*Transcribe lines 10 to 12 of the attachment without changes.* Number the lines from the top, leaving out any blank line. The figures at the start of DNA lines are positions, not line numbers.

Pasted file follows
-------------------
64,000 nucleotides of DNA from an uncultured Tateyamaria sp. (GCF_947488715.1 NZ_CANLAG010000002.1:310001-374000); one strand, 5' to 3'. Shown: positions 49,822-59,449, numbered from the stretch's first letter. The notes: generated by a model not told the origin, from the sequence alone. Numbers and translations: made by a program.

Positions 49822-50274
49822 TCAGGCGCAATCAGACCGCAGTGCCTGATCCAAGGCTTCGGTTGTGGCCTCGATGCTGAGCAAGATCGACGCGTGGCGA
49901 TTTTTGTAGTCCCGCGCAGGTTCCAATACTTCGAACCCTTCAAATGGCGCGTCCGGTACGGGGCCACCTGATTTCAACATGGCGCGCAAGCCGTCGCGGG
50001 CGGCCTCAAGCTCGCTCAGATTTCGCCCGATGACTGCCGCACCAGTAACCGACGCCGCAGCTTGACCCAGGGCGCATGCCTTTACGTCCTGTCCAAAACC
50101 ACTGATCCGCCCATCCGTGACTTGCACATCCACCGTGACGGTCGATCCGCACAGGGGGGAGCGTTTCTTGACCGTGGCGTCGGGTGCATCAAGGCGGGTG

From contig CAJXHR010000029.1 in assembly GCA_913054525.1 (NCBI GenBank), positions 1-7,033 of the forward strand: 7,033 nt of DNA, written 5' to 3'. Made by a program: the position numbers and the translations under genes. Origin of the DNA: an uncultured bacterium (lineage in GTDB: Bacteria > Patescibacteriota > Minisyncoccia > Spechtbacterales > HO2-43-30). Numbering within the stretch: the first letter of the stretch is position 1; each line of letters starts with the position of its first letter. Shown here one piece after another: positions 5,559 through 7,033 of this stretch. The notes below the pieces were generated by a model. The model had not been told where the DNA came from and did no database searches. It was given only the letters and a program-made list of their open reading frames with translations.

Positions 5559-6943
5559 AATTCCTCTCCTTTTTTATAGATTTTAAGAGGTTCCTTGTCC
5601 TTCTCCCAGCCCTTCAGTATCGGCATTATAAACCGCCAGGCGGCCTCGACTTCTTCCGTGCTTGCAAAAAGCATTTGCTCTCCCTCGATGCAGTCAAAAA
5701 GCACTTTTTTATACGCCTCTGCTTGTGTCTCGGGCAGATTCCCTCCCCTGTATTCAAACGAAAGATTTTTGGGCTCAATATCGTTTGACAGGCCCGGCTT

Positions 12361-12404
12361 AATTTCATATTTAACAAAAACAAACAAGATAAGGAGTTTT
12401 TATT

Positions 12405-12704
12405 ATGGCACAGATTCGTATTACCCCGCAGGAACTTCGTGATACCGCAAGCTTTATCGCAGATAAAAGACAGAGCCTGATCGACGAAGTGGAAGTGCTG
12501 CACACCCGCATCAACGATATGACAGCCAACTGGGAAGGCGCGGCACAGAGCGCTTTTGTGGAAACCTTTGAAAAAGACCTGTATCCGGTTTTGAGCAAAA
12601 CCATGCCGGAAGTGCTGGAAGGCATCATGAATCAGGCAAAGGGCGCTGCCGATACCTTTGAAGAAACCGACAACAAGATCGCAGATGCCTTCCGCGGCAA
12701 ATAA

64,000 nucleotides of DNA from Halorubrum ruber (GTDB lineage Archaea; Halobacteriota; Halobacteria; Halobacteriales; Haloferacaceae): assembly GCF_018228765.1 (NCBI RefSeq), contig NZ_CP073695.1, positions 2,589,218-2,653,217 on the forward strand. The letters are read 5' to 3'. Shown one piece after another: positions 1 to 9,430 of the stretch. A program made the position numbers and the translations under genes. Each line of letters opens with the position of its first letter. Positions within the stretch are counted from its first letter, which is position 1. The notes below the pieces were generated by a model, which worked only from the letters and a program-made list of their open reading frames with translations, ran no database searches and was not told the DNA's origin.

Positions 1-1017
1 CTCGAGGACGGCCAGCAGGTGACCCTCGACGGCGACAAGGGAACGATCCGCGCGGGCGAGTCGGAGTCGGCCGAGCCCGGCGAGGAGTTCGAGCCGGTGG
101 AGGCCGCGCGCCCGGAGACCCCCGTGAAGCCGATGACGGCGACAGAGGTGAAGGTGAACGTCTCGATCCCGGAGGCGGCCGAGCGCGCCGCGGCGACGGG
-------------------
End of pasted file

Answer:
5601 TTCTCCCAGCCCTTCAGTATCGGCATTATAAACCGCCAGGCGGCCTCGACTTCTTCCGTGCTTGCAAAAAGCATTTGCTCTCCCTCGATGCAGTCAAAAA
5701 GCACTTTTTTATACGCCTCTGCTTGTGTCTCGGGCAGATTCCCTCCCCTGTATTCAAACGAAAGATTTTTGGGCTCAATATCGTTTGACAGGCCCGGCTT

Positions 12361-12404